Twin magazine, Issue 10: Woman’s Hour band

Woman’s Hour band

For British readers the idea of Woman’s Hour, the band, conjures up images of Sue MacGregor on synths and Jenni Murray harmonising with Riot Grrl vigour about home births and the gender pay gap. And as formidable as that image is I doubt the world is ready for it. Step forward Woman’s Hour the minimalist four-piece hailed as Northern England’s answer to The XX. The fact that they’re named after the stalwart BBC Radio 4 programme which has given British listeners ‘a female perspective on the world’ since 1946 is sheer accident; they’d always titled tracks after radio shows and when it came to their first live performance, Woman’s Hour made sense – and it stuck.

The band formed three years ago when siblings Will and Fiona Burgess moved from Kendal in the Lake District to London, joining up with former schoolmates Nicholas Graves and Josh Hunnisett. “Music has always been a part of my life,” says Burgess. “But being in London piqued our curiosity to really give it a try.” What began as a bit of escapist fun, soon evolved into something more serious – they were scouted and signed to indie label within two months. But after releasing two singles they found themselves frustrated by the direction they were headed. “What we realised is that it had happened too quickly,” she explains. “And we weren’t really ready for it or in control.”

After leaving the label in 2012 to regroup, they began collaborating with respected 4AD producer Tom Morris. Together, they took a hold of their creative output. “Morris really helped us to be confident about finding our sound,” explains Burgess. And listening to their most recent releases – , and – it’s clear they’ve found it. Burgess’s ethereal vocals are laid over slow-moving beats that recall the pristine pop of Portishead and LA styles of Warpaint – all with an indie dash of celebrated fellow Cumbrians, Wild Beasts.

Beyond their sparse sound, what marks out Woman’s Hour is their knack for creative collaboration. Taking inspiration from the immaculate artwork of Kraftwerk and The Beatles’ The White Album cover by artist Robert Rauschenberg, this is a group for whom visual identity is equal to sound. Most notable is their recent collaborations with <Deutsche Börse Photography> prize-winning artists Oliver Chanarin and Adam Broomberg. “It’s a dialogue that happens pretty naturally,” says Burgess of the creative process. “Their work is concerned with questioning and critiquing the role of photography.” Using stills and film Chanarin and Broomberg, who recently exhibited at MOMA, help visualise the Woman’s Hour’s sound. The imagery often comes from the past: eccentric Eighties self-help and self-defence manuals with titles from to .  Such re-appropriation – taking a historical picture out of context to give it a completely different meaning – is pertinent to both artists and band. “We share an interest in the politics of photography and its role in everyday life,” says Burgess. “Our music tends to touch on emotional vulnerability. So a self-defence manual for women is a visual manifestation of that.”

Woman’s Hour’s most recent video stars Vilma, a deaf actress who signs to the song, interpreting the music through a series of vibrations. Hers is a visceral, not a literal, translation. The concept came about after Fiona saw two people signing to one another on the street. Here, imagery and sound combine to create something akin to performance. “It’s a look at how language can become dance,” says Burgess, who has just completed a masters degree in Theatre and Performance studies. “It’s about the performance in everyday life and how to express the rhythm of feeling.”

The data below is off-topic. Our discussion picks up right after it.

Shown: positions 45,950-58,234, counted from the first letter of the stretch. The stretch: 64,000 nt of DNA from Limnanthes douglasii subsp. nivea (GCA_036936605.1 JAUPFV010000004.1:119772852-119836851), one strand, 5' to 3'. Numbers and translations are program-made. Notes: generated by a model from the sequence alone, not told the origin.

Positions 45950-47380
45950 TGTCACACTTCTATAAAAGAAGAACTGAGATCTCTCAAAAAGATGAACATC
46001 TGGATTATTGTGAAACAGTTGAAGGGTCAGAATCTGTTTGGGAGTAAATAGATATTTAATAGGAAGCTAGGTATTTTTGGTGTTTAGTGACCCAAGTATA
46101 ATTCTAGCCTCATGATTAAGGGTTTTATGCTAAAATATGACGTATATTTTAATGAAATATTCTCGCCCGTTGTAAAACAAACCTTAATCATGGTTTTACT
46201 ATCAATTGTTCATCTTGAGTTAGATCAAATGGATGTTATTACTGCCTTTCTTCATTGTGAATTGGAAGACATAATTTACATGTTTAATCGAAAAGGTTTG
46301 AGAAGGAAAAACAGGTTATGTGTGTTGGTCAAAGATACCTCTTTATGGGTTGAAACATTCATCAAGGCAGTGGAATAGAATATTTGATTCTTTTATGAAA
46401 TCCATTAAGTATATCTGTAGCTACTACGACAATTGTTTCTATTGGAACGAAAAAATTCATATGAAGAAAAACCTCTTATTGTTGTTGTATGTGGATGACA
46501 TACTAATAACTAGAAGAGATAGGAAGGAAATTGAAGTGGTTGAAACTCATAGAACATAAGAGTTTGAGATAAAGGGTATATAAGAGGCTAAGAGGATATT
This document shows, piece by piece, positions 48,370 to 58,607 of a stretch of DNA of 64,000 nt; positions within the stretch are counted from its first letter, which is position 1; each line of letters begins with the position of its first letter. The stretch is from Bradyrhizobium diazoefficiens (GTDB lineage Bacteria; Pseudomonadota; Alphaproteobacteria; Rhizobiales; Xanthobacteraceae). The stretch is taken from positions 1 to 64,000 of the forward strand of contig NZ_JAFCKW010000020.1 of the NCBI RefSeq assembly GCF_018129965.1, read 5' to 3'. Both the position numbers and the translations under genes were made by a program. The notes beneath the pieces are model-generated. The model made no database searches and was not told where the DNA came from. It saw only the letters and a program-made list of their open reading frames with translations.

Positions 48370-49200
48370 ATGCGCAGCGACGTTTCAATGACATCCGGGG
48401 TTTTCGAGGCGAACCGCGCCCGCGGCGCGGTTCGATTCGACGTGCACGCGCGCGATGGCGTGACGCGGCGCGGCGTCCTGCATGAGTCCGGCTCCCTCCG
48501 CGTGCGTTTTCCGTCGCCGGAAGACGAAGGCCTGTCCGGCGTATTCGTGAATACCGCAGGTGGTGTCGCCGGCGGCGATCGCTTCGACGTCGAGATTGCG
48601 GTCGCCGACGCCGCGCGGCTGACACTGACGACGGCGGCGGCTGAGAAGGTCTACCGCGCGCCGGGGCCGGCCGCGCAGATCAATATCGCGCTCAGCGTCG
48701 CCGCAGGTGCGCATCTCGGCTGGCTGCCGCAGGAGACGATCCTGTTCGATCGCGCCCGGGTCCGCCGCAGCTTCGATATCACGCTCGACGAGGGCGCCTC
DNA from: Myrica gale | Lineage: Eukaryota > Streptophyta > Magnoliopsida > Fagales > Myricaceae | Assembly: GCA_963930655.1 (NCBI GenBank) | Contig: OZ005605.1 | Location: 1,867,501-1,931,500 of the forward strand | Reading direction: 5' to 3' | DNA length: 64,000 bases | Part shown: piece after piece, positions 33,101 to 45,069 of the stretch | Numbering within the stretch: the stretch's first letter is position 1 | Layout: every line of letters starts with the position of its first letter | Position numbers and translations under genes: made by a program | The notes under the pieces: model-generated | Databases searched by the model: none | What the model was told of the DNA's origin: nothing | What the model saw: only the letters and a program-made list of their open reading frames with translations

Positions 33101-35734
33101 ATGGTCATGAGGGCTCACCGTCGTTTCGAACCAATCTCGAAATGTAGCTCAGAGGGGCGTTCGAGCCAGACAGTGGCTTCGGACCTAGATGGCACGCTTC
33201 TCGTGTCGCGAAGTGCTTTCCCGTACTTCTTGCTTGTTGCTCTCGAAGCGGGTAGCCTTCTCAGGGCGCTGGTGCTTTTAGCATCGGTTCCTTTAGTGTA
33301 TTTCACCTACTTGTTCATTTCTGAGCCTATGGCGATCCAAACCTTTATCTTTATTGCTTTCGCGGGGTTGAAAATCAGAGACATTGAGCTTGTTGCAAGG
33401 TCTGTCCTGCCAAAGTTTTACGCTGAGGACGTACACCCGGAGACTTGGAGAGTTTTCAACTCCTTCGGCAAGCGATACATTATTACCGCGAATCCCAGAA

It’s no surprise that the performance artist Laurie Anderson is one of Burgess’s cultural heroines. “I’ve always found her really inspiring,” she says. “ is such a great song – and a perfect example of how music and performance art can connect. She managed to blur the lines between music and art in a really unique and powerful way.” Patti Smith too is a model for the band’s pursuit of an identity beyond their music. “It’s so comforting to know how Smith survived as an artist in the Seventies,” she continues. “She didn’t just see herself as a musician, but as a poet, a painter and an artist.”

The band’s debut album is the perfect description of their carefully crafted creative process. As seamless as their sound has become – this is a group who aren’t afraid of the grind. “We went on a real journey to put this album together. There was a lot of labour involved,” Burgess admits. “Some of the tracks were completely reworked, taking on totally different guises before we were all happy. But you work on something because you love it. For me the creative process is always going to be a layering of ideas.”

Conversations is out now on Secretly Canadian



Woman’s Hour’s top ten summer sounds


Animal Collective –

“Euphoric summer track.”

Gardens & Villa –

“Great garden. Great villa. Where’s the pool?”

Toots & the Maytals –

“This song invented summer.”

Jurassic 5 –

“As close to an LA summer as we’ll get.”

The War On Drugs –

“The best jam band.”

Bruce Springsteen –

“The boss is in charge of the summer.”

Tomas Barfod –

“For when the sun goes down.”

Juan Maclean –

“Slow-burning house track”

Kurt Vile –

“A sprawling sun-stricken hazy jam”

Diiv –

“Blissed out summer vibes.”

 First published in Twin, issue X, 2014

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